Do You Know When to Ignore Customer Feedback?

While giving a speech to a group of association executives yesterday, I told them that there were only three factors in determining whether or not to act on customer (member) feedback. Those factors are impact, alignment, and feasibility.

Organizations are being given constant feedback through a variety of channels and I wanted to provide a framework to help determine what feedback to act upon and what feedback to ignore.

Impact means that acting upon the feedback will provide a benefit to your organization. That benefit can be financial or increase your reputation, or help you attract and retain customers.

Alignment means that acting on the feedback will align with your overall corporate strategy. It will help you move closer to your ideal future state.

Feasibility means that it is actually possible to act upon the feedback.

Only when all three of these factors are present, does it makes sense to act upon customer feedback. See the visual below to help explain why.

Slide1

If acting upon the feedback is feasible and can have an impact, but doesn’t align with your corporate direction, then you are taking a wrong turn.

If acting upon the feedback can have an impact and aligns with your corporate direction, but isn’t feasible, then it’s a pipe dream

If acting upon the feedback is feasible and aligns with your corporate direction, but will have no impact, you are wasting resources.

When you have all three, it is a game changer.

Do you know when to act upon customer feedback and when to ignore it?

Creating a Low Centre of Gravity for Your Organization

Organizations want to maximize impact in everything they do. In order to do that, you need to create a low centre of gravity. You need to not only be able to remove obstacles, you need to be able to go through them. Hence the importance of the low centre of gravity.

In order to create that low centre of gravity, organizations need to master three elements:

  1. Speed – you need to approach any initiative or strategy with speed.
  2. Angle – You need to take the right approach and have the right angle.
  3. Power – You need to come with strength and power.

If any of these three elements are missing, you will not be able to maximize impact and go through the obstacles in your way. The visual below shows the sweet spot between the three elements and what happens if you are not in that sweet spot.

Low Centre of Gravity

If you have speed and power, but the wrong angle, you will miss your target.

If you have speed and the right angle, but no power, you will get run over.

If you have the right angle and power, but no speed, you will get left behind.

If you have speed, power, and the right angle, you will maximize impact.

Miller’s Monday Morning Message

Andrew MillerMiller’s Monday Morning Message
presented by ACM Consulting Inc.

Andrew Miller on operational excellence, strategy, life balance and everything in between

Toronto – December 29, 2014
In a recent post, I discussed how innovation was one of the keys to achieving operational excellence in the future. But innovation in the sense of effectively applying and adopting new ideas to maximize their impact.
I recently spoke to a group of high potential managers and directors and suggested some key factors in maximizing the impact and value of new ideas:
  • Creating an innovation council or some separate body accountable for effectively managing the idea and innovation process.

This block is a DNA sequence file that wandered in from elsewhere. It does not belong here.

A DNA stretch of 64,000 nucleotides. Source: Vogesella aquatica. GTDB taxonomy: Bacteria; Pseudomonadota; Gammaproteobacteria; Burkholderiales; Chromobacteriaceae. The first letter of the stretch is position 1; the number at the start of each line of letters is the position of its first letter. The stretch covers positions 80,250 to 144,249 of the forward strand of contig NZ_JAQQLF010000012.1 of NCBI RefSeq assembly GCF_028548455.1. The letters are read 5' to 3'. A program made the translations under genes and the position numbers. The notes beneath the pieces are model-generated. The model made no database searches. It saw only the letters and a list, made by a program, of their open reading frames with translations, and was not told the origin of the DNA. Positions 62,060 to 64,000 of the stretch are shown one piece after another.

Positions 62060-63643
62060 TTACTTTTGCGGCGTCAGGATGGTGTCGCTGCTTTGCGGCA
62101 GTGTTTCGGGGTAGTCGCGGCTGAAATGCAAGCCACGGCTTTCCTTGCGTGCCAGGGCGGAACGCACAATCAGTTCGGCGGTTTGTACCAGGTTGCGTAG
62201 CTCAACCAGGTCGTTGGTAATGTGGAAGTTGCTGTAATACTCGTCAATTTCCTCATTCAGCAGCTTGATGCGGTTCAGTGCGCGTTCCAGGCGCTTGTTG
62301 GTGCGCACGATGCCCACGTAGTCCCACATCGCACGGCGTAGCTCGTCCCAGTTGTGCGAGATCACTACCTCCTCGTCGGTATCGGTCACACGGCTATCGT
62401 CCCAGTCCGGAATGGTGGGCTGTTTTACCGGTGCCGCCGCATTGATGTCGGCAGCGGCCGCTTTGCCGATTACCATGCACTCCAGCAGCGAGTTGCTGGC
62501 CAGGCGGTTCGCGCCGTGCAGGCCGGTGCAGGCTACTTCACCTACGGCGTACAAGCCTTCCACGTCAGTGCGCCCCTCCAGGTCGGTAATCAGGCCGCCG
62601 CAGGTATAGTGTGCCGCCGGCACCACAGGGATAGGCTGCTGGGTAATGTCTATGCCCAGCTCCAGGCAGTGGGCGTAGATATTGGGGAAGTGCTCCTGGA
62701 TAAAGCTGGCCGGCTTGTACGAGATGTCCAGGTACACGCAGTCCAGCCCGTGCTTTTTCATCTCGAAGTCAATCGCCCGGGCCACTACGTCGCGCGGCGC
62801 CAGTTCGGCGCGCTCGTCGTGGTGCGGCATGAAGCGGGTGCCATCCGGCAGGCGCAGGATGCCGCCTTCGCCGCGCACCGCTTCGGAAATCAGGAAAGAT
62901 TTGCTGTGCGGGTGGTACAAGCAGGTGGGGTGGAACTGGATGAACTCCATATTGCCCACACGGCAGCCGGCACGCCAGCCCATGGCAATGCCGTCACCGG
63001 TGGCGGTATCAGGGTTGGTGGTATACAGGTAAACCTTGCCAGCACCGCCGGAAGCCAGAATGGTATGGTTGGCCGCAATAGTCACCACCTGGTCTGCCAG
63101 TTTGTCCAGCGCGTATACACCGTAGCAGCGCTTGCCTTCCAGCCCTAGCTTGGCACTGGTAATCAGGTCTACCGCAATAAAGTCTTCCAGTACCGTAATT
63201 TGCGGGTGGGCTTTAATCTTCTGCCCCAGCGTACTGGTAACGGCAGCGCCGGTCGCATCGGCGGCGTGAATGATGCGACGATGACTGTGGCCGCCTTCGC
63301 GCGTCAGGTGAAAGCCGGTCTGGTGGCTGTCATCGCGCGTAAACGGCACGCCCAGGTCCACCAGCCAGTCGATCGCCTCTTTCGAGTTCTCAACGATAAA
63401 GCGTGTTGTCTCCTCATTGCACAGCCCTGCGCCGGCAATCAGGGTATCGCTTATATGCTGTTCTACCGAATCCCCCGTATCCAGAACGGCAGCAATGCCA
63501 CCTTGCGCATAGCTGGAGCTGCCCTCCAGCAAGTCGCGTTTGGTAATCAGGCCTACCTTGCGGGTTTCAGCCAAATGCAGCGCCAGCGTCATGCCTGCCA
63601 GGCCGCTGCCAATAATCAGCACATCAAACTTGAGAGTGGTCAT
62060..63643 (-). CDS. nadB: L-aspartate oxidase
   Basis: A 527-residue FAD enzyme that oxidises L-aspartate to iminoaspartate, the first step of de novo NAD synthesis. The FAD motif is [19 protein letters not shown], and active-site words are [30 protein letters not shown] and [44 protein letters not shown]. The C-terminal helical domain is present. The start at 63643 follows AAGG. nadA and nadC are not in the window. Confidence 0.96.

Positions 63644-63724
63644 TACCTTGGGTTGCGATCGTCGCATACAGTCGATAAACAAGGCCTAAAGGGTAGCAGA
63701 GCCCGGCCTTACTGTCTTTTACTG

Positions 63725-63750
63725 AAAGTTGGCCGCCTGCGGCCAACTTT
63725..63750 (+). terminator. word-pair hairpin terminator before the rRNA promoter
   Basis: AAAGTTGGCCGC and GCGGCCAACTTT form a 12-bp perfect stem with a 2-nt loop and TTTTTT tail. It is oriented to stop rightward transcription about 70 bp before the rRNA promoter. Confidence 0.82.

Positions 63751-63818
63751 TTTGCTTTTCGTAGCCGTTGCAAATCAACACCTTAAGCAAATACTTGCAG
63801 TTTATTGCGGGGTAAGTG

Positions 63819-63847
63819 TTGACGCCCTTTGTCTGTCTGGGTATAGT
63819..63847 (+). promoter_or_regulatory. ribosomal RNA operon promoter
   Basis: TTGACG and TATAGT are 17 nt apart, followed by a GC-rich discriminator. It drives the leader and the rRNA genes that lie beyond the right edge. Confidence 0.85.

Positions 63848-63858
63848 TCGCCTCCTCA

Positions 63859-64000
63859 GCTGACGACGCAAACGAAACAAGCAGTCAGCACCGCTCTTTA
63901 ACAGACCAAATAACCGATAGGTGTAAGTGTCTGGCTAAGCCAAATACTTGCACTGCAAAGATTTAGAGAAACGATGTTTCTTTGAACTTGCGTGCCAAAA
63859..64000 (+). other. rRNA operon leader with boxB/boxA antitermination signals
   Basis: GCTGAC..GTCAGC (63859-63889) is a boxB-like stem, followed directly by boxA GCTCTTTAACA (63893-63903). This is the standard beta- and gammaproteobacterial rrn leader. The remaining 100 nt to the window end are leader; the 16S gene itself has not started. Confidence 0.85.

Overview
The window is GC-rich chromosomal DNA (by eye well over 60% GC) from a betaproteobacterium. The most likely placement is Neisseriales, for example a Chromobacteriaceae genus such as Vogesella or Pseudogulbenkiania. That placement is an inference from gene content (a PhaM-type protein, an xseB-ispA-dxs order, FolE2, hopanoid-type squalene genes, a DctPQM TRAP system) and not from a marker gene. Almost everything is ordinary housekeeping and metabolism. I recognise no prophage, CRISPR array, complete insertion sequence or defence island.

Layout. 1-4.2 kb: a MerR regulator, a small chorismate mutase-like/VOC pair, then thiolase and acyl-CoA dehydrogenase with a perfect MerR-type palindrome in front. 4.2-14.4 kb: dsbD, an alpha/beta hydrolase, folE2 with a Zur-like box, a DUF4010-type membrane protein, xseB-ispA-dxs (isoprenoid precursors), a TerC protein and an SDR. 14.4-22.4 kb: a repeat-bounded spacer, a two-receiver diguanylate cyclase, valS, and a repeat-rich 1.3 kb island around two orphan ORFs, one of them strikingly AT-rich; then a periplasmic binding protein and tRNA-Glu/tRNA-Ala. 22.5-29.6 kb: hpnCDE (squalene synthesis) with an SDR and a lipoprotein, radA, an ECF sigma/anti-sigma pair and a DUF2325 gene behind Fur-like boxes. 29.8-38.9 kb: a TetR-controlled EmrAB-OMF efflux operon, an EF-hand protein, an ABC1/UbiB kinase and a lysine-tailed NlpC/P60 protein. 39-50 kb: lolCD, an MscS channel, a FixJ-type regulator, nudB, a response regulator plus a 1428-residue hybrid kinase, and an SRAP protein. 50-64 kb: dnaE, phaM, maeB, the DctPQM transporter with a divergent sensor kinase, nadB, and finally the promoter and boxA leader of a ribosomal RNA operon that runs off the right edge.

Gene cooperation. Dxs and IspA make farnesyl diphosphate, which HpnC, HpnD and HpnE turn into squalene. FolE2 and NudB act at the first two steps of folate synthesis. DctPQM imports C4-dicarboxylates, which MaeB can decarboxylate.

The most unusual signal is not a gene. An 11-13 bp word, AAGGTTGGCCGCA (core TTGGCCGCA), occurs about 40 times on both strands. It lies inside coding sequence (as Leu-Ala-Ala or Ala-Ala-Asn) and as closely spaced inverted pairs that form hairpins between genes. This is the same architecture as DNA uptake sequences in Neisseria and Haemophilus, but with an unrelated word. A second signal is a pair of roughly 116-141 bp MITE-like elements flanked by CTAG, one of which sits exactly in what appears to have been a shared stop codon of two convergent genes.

• Developing common decision-making criteria for the prioritization of ideas.
  • Developing a common way for employees, suppliers, customers, and other business partners to submit ideas they have generated.
  • Fostering an innovative environment by rewarding desired behaviour and not just victories.
  • Identifying new and creative ways to share best practices across the entire organization.
  • Utilizing a formal process for managing innovation and ideas.

How many of these key success factors is your organizing exhibiting as it pertains to innovation?

I want to wish you and your families a happy and healthy holiday season!

Listen to my podcast on why Operational Excellence needs to be redefined.
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To request an interview or more information, please contact:

 
Andrew Miller
416-480-1336
© Andrew Miller. All rights reserved. 2014.

Miller’s Monday Morning Message

Andrew MillerMiller’s Monday Morning Message
presented by ACM Consulting Inc.

Andrew Miller on operational excellence, strategy, life balance and everything in between

Toronto – October 20, 2014
Growing up playing hockey, I was never the biggest or the strongest player on the ice. But once I started playing contact, I realized that I could knock almost any player over. I had a low centre of gravity and I developed a good sense of skating at the right speed, taking the right angle, and delivering the impact in the right spot.
 
Organizations that want to be successful need to develop a low centre of gravity. When you have a low centre of gravity you are able to knock over bigger obstacles. Those obstacles might be external (competitors, market access, government regulations), or they might be internal (unwillingness to change, bureaucracy, poor leadership). Organizations that develop that low centre of gravity do so by focusing on speed, angles, and impact.
 
They determine the optimal speed at which to operate. They approach from the proper angle in order to maximize the impact of what they are doing.
 
Does your organization have a low centre of gravity or are you standing upright, ready to be knocked over?
To request an interview or more information, please contact:
 
Andrew Miller
416-480-1336

Follow me on Twitter @AndrewMillerACM
© Andrew Miller. All rights reserved. 2014.